Signature Science supports your investigative efforts by providing cost-effective, scalable casework solutions for both traditional and specialized sample analysis. Because we, too, want to solve every case, our experts from the Center for Advanced Genomics® engage in high-level genomic research, development, and testing and evaluation to address the scientific and technical forensic challenges facing our criminal justice system.
Forensic DNA Casework
State and local law enforcement crime laboratories across the U.S. rely on Signature Science’s ANAB-accredited DNA casework laboratory to provide high-quality analysis and training services on time, every time.
Our ANAB-Accredited Laboratory and Skilled Analysts offer:
- Extraction and quantification of DNA
- Investigator 24Plex
- Yfiler® Plus
- Probabilistic genotyping with STRmix™
- Body fluid identification & evidence screening
- Male screening and stop-at-quant testing
- Expert witness testimony & consultations
- Case & data review
- Validated solutions for challenging sample types
- FRISC® (Shell Casing extraction and analysis)
- Forensic Genetic Genealogy
- Global Screening Array using iScan™
- Bone, hair, blood, semen, teeth, buccal swabs
Forensic Genetic Genealogy (FGG)
Forensic genetic genealogy (FGG) is a different approach to develop investigative leads for your violent crime cold case or active case that has not returned a DNA match in the CODIS database. FGG combines advanced DNA laboratory analysis, called genotyping, which determines differences in an individual’s genetic make-up by examining one’s DNA sequence. Once identified, genotype data is uploaded into public genetic genealogy database(s) to search for familial links. Genetic genealogy researchers use the familial link to identify investigative leads to potential suspect(s). The resulting genealogy research is delivered to the case investigator for lead follow up.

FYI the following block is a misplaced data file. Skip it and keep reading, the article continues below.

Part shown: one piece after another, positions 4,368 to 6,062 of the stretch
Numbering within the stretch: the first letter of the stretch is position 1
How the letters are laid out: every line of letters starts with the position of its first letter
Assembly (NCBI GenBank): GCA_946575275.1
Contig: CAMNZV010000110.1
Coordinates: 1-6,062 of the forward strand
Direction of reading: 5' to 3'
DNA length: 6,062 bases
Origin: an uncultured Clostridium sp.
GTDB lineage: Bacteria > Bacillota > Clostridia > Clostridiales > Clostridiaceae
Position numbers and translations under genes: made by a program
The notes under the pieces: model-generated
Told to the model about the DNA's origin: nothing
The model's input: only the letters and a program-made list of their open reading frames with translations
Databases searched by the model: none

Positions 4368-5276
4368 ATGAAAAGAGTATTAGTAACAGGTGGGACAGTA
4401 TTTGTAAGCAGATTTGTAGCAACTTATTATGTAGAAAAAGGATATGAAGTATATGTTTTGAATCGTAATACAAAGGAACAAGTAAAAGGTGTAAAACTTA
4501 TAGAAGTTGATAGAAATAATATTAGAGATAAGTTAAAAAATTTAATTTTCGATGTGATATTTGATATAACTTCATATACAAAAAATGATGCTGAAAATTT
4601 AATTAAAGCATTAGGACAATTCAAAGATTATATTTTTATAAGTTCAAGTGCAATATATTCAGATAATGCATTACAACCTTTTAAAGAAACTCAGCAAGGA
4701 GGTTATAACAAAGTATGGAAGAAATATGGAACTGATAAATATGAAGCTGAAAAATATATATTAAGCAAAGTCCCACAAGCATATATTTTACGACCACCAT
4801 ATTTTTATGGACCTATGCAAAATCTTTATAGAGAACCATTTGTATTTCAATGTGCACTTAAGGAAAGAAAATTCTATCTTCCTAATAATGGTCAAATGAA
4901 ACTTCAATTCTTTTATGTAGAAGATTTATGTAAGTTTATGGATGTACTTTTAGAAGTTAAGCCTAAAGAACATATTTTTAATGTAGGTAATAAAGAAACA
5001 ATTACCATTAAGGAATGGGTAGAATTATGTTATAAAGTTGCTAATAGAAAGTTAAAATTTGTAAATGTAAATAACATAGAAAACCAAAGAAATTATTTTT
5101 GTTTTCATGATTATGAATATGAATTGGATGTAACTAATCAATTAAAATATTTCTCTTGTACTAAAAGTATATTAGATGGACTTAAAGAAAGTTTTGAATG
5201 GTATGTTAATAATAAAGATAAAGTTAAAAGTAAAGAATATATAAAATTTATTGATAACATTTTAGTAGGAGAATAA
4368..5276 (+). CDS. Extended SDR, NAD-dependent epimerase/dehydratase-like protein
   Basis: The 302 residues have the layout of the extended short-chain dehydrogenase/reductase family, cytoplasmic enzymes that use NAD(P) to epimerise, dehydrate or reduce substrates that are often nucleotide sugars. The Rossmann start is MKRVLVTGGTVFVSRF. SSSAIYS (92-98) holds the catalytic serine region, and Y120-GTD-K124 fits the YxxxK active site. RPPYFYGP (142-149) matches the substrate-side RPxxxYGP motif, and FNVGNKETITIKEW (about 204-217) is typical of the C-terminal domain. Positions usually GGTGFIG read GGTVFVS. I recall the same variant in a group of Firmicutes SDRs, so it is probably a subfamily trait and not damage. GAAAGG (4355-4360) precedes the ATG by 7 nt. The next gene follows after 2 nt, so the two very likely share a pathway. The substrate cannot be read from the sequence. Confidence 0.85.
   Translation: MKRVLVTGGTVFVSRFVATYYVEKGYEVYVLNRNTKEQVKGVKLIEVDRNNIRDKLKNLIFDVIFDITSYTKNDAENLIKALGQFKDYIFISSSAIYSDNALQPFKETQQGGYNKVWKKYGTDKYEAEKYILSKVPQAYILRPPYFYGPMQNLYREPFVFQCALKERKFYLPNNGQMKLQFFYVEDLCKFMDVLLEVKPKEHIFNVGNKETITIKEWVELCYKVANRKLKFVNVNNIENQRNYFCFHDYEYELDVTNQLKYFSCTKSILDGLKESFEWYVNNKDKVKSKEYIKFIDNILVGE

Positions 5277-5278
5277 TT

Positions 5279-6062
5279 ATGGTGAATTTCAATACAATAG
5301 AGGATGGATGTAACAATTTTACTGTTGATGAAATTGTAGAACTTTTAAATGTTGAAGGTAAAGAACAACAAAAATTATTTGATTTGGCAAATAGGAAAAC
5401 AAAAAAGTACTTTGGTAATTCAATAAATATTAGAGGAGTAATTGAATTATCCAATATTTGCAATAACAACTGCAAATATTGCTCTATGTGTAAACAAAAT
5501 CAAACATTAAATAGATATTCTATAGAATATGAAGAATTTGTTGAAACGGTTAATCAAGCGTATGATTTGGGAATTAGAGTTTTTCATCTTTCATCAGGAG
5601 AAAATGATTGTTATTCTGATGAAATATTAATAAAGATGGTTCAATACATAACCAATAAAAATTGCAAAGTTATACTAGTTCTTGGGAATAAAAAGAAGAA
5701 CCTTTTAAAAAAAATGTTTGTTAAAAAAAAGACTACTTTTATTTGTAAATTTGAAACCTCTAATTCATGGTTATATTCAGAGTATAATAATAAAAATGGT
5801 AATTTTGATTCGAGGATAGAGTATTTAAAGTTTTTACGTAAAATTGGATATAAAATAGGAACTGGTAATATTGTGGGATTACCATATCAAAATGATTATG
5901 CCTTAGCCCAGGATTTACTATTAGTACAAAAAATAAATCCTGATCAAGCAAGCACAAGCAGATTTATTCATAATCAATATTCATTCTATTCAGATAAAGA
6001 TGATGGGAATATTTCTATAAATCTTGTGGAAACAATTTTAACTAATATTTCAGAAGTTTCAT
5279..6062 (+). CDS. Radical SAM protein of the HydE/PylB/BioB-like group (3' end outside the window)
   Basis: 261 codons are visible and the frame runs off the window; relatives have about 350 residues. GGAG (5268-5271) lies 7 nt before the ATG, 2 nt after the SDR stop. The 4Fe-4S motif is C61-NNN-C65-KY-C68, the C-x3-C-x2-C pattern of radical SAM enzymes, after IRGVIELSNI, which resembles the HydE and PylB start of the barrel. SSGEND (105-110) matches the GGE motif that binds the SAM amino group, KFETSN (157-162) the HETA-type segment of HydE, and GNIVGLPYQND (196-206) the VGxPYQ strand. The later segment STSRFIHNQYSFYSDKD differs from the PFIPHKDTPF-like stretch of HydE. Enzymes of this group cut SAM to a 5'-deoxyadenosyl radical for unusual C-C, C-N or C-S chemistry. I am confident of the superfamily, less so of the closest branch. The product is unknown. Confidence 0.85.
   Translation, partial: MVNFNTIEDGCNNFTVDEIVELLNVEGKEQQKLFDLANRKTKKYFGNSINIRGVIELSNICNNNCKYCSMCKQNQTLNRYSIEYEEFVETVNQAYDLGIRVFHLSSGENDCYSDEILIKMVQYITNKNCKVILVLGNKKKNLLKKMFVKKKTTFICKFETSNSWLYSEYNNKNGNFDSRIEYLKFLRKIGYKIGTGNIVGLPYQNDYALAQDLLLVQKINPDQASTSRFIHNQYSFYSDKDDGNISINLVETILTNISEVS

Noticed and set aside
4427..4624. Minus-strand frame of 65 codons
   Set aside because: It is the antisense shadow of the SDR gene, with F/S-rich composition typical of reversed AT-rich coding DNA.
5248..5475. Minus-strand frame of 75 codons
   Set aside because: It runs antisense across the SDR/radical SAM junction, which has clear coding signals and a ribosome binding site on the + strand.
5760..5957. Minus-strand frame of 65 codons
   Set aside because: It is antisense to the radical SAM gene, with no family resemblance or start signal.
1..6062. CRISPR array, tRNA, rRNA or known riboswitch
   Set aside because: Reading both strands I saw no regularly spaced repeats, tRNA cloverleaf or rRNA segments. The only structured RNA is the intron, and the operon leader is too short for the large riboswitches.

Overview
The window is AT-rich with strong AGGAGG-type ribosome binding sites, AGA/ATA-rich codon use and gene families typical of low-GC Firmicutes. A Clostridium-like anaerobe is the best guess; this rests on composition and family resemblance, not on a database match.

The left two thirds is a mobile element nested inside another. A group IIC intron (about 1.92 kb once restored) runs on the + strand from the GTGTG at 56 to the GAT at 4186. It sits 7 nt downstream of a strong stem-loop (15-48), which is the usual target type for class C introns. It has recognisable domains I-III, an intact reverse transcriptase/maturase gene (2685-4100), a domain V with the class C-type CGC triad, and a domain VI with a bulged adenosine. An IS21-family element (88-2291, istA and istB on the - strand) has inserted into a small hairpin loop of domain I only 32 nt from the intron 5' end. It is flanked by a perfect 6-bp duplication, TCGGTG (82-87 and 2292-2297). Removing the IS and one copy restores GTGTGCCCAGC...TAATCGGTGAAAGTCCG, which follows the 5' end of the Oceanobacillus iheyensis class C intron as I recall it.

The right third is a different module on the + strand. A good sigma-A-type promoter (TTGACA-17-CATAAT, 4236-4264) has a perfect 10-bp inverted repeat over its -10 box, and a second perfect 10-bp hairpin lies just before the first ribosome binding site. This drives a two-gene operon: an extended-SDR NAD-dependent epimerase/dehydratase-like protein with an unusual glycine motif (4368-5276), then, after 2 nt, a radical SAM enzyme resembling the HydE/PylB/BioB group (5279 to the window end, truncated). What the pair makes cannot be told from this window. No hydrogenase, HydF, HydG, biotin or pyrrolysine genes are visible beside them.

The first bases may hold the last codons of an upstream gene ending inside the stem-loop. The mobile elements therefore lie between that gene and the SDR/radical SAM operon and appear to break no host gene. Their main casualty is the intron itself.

At the CAG, we perform the DNA genotyping in our own lab – we do not outsource this crucial first step! Why? Because where others may see a dead end, our forensic scientists use their expertise to get the best DNA genotype profiles possible from the worst samples imaginable. Our validated lab methods can provide investigative leads from DNA inputs 1000x lower than industry standards, giving you the best shot at solving your case. The quantity and quality of your DNA sample determines your testing options. Our team can recommend which of your case samples are best for genotyping and which method has the greatest chance for success.
The CAG Has a Validated Method to Help Solve Your Case
Not sure where to start? Reach out and share the details of your case with us.
FGG Services FAQ
What is the FGG Case Review Process?
Our CAG team, made up of forensic scientists, bioinformaticians/data scientists, and genealogists, works closely with law enforcement clients to determine if their case samples are suitable for genotyping and compliant with the current U.S. Department of Justice policy on FGG DNA analysis and searching. Criteria include, but are not limited to:
- Case involves an unsolved violent crime, and the candidate forensic sample is from a putative perpetrator, or unidentified remains of a suspected homicide victim (‘unidentified human remains’).
- The forensic profile derived from the candidate forensic sample must have been uploaded to CODIS, and subsequent CODIS searches must have failed to produce a probative and confirmed DNA match.
A checklist containing all the minimum requirements for the candidate samples will be provided as part of the initial request for candidate sample submission for FGG. Case review will conclude with a conference (via video or telephone) between SigSci and a designee to report the conclusions of the review and to determine and authorize the final workflow on a case-by-case basis.
The current DNA input requirements are ≥ 0.05 ng/µL in a minimum volume of 10 µL for GSA and 0.04 ng/µL in up to 25 µL for Kintelligence. We currently require samples to be single source but there are some exceptions that depend upon the ratio of major to minor donor in the sample.